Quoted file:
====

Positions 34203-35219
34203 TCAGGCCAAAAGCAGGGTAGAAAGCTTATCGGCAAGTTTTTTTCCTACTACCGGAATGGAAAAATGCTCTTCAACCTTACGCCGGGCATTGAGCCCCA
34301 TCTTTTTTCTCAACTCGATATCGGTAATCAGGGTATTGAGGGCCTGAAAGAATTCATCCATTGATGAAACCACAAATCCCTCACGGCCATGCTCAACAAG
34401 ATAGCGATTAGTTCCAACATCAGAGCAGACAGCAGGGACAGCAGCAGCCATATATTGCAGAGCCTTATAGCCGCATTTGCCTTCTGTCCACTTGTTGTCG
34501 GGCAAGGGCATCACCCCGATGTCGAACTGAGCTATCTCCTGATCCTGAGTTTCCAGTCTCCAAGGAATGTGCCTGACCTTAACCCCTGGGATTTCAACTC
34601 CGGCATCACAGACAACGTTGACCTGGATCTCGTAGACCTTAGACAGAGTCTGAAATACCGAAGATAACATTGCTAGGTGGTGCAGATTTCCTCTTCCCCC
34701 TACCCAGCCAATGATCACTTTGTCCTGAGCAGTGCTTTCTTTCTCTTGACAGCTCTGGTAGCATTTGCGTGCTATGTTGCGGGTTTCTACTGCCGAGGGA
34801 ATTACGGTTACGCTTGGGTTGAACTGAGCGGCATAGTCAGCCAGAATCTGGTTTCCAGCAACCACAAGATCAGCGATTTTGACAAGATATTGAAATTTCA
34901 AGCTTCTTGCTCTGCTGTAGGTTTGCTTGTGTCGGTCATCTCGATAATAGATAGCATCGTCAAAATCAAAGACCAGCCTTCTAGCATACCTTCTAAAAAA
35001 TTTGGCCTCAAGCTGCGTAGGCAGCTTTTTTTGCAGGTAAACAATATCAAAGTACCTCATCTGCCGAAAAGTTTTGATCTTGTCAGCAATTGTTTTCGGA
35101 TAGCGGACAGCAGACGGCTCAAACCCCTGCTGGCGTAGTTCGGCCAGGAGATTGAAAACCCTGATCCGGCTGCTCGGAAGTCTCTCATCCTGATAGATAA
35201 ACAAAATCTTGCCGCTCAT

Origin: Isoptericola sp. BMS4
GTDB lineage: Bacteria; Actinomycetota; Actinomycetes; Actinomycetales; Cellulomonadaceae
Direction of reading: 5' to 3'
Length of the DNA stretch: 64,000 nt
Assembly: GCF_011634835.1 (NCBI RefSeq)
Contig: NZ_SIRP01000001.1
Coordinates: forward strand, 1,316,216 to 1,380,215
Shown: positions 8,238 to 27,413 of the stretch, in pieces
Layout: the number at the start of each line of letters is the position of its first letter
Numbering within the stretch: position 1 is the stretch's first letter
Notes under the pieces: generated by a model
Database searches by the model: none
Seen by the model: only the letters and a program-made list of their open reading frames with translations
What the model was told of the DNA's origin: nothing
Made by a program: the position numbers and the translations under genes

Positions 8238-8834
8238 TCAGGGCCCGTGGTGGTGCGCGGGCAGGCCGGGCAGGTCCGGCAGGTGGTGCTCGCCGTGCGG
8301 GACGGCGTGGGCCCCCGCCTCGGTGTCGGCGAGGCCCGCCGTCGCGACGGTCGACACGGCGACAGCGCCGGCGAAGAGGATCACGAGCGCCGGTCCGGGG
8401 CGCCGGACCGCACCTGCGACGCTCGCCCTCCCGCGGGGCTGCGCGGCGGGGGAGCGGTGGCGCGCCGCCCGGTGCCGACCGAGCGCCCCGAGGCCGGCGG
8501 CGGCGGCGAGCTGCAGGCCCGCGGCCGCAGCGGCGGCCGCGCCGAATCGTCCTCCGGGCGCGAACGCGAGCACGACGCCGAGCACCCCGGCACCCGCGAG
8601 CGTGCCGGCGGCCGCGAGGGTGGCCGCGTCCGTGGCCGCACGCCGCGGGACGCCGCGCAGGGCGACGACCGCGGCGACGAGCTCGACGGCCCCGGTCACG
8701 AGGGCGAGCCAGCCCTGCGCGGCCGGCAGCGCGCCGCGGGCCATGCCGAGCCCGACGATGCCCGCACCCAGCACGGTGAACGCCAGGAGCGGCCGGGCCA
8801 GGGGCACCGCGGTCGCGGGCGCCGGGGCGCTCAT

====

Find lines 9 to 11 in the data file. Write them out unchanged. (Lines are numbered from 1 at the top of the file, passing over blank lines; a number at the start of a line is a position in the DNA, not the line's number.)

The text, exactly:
34901 AGCTTCTTGCTCTGCTGTAGGTTTGCTTGTGTCGGTCATCTCGATAATAGATAGCATCGTCAAAATCAAAGACCAGCCTTCTAGCATACCTTCTAAAAAA
35001 TTTGGCCTCAAGCTGCGTAGGCAGCTTTTTTTGCAGGTAAACAATATCAAAGTACCTCATCTGCCGAAAAGTTTTGATCTTGTCAGCAATTGTTTTCGGA
35101 TAGCGGACAGCAGACGGCTCAAACCCCTGCTGGCGTAGTTCGGCCAGGAGATTGAAAACCCTGATCCGGCTGCTCGGAAGTCTCTCATCCTGATAGATAA